A few weekends back, I was out in the front yard, digging a deep hole. I cut out wedges of turf to mark the dimensions, then went down through layers of topsoil. The first foot was easy, through rich moist dirt. After that I hit seams of gravel. The ground got drier and harder the deeper I went. Before long I was having to pound away with the shovel, chiseling grudging inches. As the hole deepened, the angle of the shovel handle became awkward. I reached in with a bucket to scoop out dirt. It was cool, but I started to sweat.
Cars went past. Drivers looked over at the growing mound of dirt, another weekend project. I imagined what I'd say if someone asked what I was up to.
"Planting a canoe," I'd respond.
I've had this canoe more than 20 years. It's a Royalex boat with mahogany gunwales and ash thwarts, once a cutting-edge hull design. It carried me all the way across Canada in the mid-'80s. It spent a 10-month winter of 40- and 50-below temperatures on the shores of Lake Athabasca, patiently waiting for the ice to go off. It has carried the supplies for entire summers, sat heavy on my shoulders across dozens of portages, weathered rapids and storm-tossed lakes, served as a windbreak while I cooked dinner on the tundra.
All in all, a faithful and beautiful craft. More than that. A companion.
As the hole got deeper, I re-measured the stern of the red canoe. I shaved some dirt from the sides, kept pounding, past three feet. The ground became hard as concrete. I lay on my belly and hammered awkwardly against the bottom with a big screwdriver to loosen dirt. The inches came slowly. My back ached. I could hardly reach the floor of the hole to scoop out loose dirt. With my head down inside, it smelled of grass and earthworms and drought.
Last winter, the old canoe developed the mother of all "cold cracks." It's a syndrome common to Royalex hulls with wood gunwales. The plastic and wood freeze and thaw at different rates, stressing the hull to the point that it cracks. Loosening the gunwales helps alleviate the problem, but even so, hairline cracks are common. This crack went through the entire hull and spread almost halfway around the canoe.
I noticed it in the spring, and had spent much of the summer thinking about what to do. We didn't paddle that boat anymore. We'd moved on to different canoes.
I thought about carting it off to the dump, leaving it there among the piles of human detritus. But I didn't like the feel of that. I considered patching the hull with strips of fiberglass and giving it away, but I knew the boat was done, that whomever I gave it to would be saddled with maintenance and sooner or later the inevitable problem of disposal.
The thought of burying the boat flashed through my mind. It's not easy to bury a canoe, not like when we laid the kids' favorite hamster to rest under the apple tree. But the impulse had the right energy. Maybe, I thought, I should sink the canoe to the gunwales somewhere in the yard as a kind of planter. We could fill it with flowers and pretty rocks, bits of driftwood.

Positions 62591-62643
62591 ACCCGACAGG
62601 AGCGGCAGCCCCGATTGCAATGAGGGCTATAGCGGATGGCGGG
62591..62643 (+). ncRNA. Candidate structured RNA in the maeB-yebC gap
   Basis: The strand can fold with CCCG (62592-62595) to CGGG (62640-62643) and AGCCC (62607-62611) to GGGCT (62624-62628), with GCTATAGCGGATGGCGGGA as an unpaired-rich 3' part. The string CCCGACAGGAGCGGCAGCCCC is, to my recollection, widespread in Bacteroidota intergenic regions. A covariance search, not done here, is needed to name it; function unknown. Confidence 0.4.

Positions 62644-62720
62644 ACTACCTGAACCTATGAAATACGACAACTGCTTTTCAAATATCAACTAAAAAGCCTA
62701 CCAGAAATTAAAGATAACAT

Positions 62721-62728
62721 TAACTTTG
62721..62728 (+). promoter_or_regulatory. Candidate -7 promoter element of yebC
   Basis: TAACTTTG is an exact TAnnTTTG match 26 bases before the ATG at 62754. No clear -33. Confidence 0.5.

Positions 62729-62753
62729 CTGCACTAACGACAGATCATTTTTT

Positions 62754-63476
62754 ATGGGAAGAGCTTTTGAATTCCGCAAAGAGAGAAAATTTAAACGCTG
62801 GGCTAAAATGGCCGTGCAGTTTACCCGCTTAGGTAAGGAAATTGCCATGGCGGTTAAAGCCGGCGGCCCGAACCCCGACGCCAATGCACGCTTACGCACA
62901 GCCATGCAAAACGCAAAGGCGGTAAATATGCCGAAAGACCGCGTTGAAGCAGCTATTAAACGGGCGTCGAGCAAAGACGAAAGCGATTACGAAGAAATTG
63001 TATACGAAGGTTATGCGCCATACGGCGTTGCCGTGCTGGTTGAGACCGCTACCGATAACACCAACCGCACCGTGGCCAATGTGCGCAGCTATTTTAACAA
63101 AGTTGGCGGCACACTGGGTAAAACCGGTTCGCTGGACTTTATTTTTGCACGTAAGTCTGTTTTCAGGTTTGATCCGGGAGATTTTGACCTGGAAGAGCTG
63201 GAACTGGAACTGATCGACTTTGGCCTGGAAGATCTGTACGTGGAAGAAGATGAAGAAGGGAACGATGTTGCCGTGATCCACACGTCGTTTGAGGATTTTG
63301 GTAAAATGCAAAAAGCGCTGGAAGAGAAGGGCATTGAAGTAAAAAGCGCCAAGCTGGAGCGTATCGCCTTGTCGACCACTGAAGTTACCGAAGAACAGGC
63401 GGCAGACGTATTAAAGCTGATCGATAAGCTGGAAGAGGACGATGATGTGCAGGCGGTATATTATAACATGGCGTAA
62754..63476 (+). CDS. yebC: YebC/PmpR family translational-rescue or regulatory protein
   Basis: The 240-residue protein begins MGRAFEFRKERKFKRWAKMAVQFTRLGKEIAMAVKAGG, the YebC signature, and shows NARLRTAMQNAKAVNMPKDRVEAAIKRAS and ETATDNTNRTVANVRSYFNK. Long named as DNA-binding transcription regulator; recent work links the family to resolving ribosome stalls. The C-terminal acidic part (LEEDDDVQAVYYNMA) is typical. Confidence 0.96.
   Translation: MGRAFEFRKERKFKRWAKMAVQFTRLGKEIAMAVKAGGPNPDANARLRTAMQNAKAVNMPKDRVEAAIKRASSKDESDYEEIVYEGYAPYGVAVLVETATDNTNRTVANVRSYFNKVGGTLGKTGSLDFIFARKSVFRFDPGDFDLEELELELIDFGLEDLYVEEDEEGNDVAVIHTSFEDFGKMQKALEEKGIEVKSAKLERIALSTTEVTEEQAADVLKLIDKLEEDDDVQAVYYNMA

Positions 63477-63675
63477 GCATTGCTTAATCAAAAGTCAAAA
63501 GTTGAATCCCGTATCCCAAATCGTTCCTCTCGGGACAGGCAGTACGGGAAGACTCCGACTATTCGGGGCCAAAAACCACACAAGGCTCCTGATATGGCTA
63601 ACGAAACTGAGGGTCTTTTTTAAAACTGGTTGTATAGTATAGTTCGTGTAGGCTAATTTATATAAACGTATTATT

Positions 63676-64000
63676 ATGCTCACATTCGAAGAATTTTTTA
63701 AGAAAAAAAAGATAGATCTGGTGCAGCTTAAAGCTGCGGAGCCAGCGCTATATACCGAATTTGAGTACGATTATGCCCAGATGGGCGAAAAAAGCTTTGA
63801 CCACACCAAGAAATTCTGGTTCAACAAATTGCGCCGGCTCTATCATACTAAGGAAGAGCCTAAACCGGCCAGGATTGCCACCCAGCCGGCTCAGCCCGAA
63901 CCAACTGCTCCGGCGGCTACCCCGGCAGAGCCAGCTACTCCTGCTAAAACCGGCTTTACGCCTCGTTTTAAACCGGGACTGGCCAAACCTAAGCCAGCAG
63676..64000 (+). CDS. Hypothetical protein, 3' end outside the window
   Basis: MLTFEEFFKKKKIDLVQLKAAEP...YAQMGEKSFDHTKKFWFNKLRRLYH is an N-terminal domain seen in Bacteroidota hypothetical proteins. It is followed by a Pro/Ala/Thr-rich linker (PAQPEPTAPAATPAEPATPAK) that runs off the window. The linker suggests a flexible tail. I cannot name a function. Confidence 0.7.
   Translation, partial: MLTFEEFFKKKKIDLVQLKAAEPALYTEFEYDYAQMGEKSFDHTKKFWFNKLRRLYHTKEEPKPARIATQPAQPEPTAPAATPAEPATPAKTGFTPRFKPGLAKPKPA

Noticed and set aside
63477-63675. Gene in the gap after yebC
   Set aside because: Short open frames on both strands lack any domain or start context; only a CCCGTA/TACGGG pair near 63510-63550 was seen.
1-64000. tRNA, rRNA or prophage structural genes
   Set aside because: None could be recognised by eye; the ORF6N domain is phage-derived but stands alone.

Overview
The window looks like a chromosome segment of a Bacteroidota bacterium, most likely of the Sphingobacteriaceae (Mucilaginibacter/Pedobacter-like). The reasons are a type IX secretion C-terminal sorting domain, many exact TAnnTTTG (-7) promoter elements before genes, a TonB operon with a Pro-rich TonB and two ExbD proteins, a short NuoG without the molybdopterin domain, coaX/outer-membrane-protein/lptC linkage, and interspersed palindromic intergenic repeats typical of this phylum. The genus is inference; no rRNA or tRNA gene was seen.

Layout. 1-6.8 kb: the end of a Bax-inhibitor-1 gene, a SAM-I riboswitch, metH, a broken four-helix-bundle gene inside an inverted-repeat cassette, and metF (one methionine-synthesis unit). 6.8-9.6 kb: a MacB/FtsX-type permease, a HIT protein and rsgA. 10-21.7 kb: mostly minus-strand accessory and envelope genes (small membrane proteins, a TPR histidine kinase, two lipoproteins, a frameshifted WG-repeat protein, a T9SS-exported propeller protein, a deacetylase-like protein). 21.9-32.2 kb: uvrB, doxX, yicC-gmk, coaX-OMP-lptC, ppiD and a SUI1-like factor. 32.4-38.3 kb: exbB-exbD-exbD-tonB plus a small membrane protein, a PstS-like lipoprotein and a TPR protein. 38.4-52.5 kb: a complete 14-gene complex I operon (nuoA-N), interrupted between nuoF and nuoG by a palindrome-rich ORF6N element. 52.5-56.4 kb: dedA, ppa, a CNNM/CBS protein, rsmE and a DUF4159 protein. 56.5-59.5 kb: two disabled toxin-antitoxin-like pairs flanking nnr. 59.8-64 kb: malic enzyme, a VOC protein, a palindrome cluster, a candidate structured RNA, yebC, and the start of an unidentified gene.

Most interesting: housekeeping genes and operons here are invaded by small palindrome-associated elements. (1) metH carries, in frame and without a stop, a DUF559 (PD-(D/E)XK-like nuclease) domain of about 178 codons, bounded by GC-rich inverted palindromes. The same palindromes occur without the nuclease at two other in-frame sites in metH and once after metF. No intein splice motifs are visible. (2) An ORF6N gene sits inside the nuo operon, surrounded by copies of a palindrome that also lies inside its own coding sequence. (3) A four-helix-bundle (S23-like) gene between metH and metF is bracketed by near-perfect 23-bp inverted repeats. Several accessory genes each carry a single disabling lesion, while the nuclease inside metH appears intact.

One night, before sleep, I told my wife, Marypat, that I had this crazy idea about what to do with the old canoe. She listened. She didn't say anything for a while, long enough that I wondered if she'd drifted off.
Then she turned to me. "What if we buried it upright, like a totem pole?"
As soon as she said it, I knew she was right.
"Cool," I said. "Let's put it right out front. You can't hide a totem in the back."
I wanted the top edge of the stern seat above ground. At that, the boat would be sunk more than 40 inches down. I scraped away at the hole until I could barely reach anymore, thinking that the tradition of burying someone six feet deep must have come from country with really thick topsoil.
It was dusk by the time everything was ready. I drilled some drain holes in the stern of the canoe. We lugged it from the canoe rack. The kids came out to watch. A neighbor strolled over.
It was a tight fit, just what I hoped for. The sharp stern wiggled down, came to rest against the bottom, the bow towered 14 feet in the air.
We poured gravel into the hull to weight it down, tamped earth back in, then more gravel. It didn't take long. We stood back. The boat faced more or less east. The hull was beautiful, sleek, a taper against the sky. It made me think of paddling across Lake Athabasca on a still day, near twilight, with an island camp full of blueberries rising ahead. It made me ache for days on the water; a sweet ache.
Just before dark, I went back out with a metal platter and a glass vase filled with polished river rocks from the Yellowstone. I set the plate just behind the rim of the stern seat. The rocks gleamed there in the pale evening light.
Alan Kesselheim is a freelance writer based in Bozeman, Montana. He is the author of nine books and hundreds of magazine articles, and the proud owner of a few canoes.